The pre-trial order, dated June 22, 1984, provided that all expert witnesses must have been designated within sixty days. The pre-trial order also provided that following endorsement of an expert witness, written summaries of opinions of expert witnesses and a description of the expert's qualifications must be provided to opposing counsel within 30 days. By an order dated July 26, 1984, plaintiff was granted until August 6, 1984, in which to provide a summary of Laventhol's opinion. On August 6, counsel for plaintiff produced to defendants a resume of Laventhol and a letter from an individual in the firm stating, in general terms, what the firm had done to date and its preliminary findings. This information did not include a detailed summary of the opinion. On October 19, 1984, Magistrate Schauer approved yet another stipulated extension of time granting plaintiff until September 15, 1984, to produce a report of Laventhol's opinion. The order provided that all endorsement and cross-endorsement of experts was to be completed by October 15, 1984. This new time frame included 30 days from the receipt of Laventhol's damage report for defendants to endorse damage experts of their own. On December 31, 1984 plaintiff informed defendant that the report from the damage expert was not yet complete but was forthcoming.

Despite the allowance of several extensions of time, plaintiff has failed to comply with the orders relating to certification of damage expert witnesses. Plaintiff suggests that the delay in preparing the damage expert's report derived from the uncertainty concerning the certification of plaintiff's time-share expert. Apparently, the damage expert relies on the opinions of the time-share expert. On October 22, 1984 *456 Magistrate Schauer held that the endorsement of plaintiff's time-share expert should be stricken. On December 17, 1984, I reinstated the endorsement of the time-share expert, but charged plaintiffs with costs relating to the motion and costs relating to any deposition of the expert.

Plaintiff's delay concerning its damage expert may be explainable but it cannot be justified or approved. No motions have been filed seeking a stay of matters relating to the damage expert because of an interrelationship with the opinions of the time-share expert. This court can not be expected to read the minds of the parties and their experts when trying to control scheduling matters. Earlier in this order I noted that litigants had been disadvantaged by a docketing backlog. If that backlog is to be controlled, let alone eliminated, parties must comply with scheduling orders. Sanctions need be imposed if orders are to have any import.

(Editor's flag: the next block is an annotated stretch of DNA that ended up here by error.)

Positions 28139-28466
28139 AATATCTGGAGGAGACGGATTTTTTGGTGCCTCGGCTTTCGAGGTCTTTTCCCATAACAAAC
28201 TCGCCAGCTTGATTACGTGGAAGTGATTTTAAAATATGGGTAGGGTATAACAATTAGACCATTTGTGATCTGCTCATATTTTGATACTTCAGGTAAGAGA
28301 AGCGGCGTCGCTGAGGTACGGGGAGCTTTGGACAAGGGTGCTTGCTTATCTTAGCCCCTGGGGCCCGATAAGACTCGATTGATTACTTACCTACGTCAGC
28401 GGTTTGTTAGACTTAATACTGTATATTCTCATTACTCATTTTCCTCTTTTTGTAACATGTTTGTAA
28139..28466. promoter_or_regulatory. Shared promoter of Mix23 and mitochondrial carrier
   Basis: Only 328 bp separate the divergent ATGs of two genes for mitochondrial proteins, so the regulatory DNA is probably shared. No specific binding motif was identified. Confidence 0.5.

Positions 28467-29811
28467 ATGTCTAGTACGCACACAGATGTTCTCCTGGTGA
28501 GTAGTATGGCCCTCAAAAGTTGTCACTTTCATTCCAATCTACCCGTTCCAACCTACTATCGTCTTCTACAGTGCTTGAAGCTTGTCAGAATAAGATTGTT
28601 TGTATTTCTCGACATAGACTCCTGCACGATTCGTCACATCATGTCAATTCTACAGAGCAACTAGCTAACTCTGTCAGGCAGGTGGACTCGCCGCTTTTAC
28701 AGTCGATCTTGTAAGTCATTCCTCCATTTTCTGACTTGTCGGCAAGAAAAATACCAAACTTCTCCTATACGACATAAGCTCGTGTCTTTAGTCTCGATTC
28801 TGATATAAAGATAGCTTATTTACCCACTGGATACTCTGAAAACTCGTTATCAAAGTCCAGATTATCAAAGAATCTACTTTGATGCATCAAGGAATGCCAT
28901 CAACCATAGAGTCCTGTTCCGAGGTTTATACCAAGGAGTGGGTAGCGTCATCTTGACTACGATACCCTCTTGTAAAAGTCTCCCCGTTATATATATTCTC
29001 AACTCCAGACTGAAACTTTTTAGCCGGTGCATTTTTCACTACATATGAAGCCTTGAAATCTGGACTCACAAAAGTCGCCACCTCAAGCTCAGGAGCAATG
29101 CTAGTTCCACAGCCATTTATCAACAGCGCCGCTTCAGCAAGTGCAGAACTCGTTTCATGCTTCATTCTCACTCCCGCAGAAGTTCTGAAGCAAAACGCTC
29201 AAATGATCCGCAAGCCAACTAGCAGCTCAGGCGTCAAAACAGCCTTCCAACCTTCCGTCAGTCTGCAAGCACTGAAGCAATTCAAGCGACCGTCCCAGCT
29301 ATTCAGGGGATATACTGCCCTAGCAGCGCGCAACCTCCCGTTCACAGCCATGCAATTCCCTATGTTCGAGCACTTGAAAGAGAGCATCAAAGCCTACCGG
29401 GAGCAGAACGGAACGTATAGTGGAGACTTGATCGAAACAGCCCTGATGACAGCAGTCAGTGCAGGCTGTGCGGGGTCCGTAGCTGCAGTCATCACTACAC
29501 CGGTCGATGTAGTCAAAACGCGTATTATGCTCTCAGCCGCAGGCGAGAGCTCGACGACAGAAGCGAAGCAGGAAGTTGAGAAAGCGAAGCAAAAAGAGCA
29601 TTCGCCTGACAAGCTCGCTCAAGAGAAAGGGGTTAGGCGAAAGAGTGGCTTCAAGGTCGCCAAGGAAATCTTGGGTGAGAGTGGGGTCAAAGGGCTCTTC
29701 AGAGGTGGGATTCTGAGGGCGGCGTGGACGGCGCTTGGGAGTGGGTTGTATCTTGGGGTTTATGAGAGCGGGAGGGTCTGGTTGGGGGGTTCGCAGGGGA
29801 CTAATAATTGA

The striking of plaintiff's damage expert may be too severe a remedy. As noted in my order of December 17, 1984, the courts of appeals have suggested that exclusion of a witness is an extreme sanction. See Murphy v. Magnolia Electric Power Ass'n, 639 F.2d 232, 235 (5th Cir. 1981); DeMarines v. KLM Royal Dutch Airlines, 580 F.2d 1193, 1201-02 (3d Cir. 1978); Eisbach v. Jo-Carroll Electric Cooperative, Inc., 440 F.2d 1171, 1173 (7th Cir.1971). Among the factors which I should consider in deciding whether to exclude the testimony of plaintiff's damage expert are "the explanation, if any for the failure to name the witness, the importance of the testimony of the witness, the need for time to prepare to meet the testimony, and the possibility of a continuance." 8 C. Wright & A. Miller, Federal Practice and Procedure, § 2050 at 327 (1970). Plaintiff has not adequately justified its non-compliance with scheduling orders. However, the testimony of a damage expert may be central to plaintiff's case. Trial is scheduled sufficiently in advance of the date of this order that defendants are not prejudiced by plaintiff's tardiness concerning the endorsement of Laventhol. Discovery can still be conducted concerning Laventhol's opinions without delaying trial.

Nevertheless, as noted in my earlier order, if this court is to be able to handle its case load it must be able to manage discovery in an orderly and efficient manner. If parties can freely abuse the court's attempts to organize and control litigation, then there is no sense in having rules. Discovery concerning plaintiff's damage expert is reopened upon the following conditions, similar to those imposed concerning plaintiff's time-share expert: 1) if not already provided, Laventhal's report shall be provided to defendants within ten (10) days of the date of this order; 2) the matter is referred to Magistrate Schauer to supervise additional discovery; 3) plaintiff shall provide its damage expert for deposition by defendants at plaintiff's expense; and 4) plaintiff shall pay defendants' attorney fees in the taking of the damage expert's deposition. Payment shall be made within ten days of receipt of billing.